The going gets tough in the Golan Heights

Yossi Mekelberg
Yossi Mekelberg
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The blue helmets of the United Nations Disengagement Observer Force (UNDOF) became part of the Golan Heights’ landscape for nearly four decades. It is seen as a symbol of the durability of the ceasefire, which was brokered between Israel and Syria following 1973 war. Since the force was established by U.N. Resolution 350, it was very rarely challenged in its mission of protecting the truce along the borders between the two countries.

Israel has always had prickly relations with the United Nations as a whole; even the first Israeli prime minister was dismissive of the organisation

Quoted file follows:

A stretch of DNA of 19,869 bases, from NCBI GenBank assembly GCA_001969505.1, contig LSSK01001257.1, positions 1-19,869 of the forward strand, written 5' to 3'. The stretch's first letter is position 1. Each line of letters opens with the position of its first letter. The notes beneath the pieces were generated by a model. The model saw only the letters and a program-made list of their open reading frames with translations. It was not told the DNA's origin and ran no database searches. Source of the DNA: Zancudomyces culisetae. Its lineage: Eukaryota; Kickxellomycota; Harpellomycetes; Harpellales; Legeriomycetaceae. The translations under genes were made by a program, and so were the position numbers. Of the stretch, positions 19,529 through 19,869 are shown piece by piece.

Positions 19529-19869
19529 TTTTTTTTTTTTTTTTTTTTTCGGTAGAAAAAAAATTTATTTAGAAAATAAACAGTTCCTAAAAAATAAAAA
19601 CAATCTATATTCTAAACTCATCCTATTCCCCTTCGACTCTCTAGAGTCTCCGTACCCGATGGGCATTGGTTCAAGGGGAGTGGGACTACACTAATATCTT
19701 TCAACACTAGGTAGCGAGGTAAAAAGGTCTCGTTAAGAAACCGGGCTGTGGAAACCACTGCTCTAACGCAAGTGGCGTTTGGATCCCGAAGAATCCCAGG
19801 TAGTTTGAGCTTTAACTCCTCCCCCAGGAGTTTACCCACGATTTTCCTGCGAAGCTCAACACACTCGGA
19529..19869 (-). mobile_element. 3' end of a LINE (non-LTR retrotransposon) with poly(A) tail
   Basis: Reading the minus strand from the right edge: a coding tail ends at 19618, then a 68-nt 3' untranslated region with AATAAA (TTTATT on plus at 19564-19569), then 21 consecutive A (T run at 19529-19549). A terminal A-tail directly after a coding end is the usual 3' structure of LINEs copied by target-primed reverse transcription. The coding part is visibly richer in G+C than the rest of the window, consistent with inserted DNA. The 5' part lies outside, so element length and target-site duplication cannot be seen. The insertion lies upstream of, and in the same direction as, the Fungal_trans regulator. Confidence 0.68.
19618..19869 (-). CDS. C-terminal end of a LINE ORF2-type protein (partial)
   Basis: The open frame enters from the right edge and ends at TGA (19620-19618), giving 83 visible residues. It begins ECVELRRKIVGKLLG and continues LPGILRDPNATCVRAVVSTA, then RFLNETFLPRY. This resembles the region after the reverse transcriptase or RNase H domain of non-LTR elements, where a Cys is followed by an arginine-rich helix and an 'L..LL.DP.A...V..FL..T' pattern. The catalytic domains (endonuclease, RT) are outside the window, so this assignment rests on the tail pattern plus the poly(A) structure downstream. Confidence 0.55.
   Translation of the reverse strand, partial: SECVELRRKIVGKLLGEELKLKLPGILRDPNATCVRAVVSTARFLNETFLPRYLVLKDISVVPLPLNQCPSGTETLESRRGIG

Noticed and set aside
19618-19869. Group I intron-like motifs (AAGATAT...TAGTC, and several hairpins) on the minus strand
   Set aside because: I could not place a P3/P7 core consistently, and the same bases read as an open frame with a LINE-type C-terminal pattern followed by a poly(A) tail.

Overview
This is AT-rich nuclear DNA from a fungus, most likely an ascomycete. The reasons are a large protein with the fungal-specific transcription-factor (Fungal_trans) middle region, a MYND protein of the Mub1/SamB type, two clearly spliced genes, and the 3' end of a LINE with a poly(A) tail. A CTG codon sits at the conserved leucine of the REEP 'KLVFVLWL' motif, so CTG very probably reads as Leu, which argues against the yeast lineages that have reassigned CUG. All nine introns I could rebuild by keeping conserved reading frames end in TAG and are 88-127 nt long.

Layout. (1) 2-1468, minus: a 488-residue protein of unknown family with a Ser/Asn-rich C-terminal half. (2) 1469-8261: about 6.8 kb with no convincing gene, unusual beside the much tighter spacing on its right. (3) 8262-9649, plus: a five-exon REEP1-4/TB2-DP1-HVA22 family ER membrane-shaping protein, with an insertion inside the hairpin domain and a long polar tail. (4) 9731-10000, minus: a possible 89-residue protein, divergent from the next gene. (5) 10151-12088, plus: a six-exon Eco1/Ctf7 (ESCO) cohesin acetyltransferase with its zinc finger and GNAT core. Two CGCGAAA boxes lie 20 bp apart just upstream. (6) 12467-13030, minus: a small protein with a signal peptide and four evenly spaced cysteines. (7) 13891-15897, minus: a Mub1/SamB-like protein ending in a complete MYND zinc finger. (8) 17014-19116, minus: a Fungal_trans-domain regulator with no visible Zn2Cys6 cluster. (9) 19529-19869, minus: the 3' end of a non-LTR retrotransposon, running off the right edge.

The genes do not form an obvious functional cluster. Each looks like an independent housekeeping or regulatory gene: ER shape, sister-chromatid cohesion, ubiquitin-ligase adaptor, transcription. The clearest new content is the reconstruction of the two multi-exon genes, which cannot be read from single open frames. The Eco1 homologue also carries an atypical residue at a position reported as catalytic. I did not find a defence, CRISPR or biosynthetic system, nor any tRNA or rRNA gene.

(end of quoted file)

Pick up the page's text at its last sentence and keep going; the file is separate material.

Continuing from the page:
Yossi Mekelberg

The mandate of this U.N. peacekeeping operation was routinely renewed every six months in the Security Council without much opposition. Unlike its counterpart UNIFIL along the Israeli-Lebanese border, which endured many military challenges and threats, the peacekeepers in the Golan Heights faced hardly any adversity. This started to change as the civil war approached the ceasefire border.

To avoid becoming embroiled in the Syrian civil war, which might also result in the loss of lives for the Austrian peacekeepers, the Austrian government decided to withdraw its 377 peacekeepers, more than a third of the overall UNDOP force, as a precautionary measure. Both the U.N. leadership and the Israeli government, in a rare consensus, view Austria’s decision as extremely inopportune, due to the genuine threat of the Syrian civil war spilling over into Israel. Subsequently the U.N. Secretary General Ban Ki Moon warned that the U.N. urgently needs more troops and requested the Austrians to delay their withdrawal until the end of July.

Storm in a teacup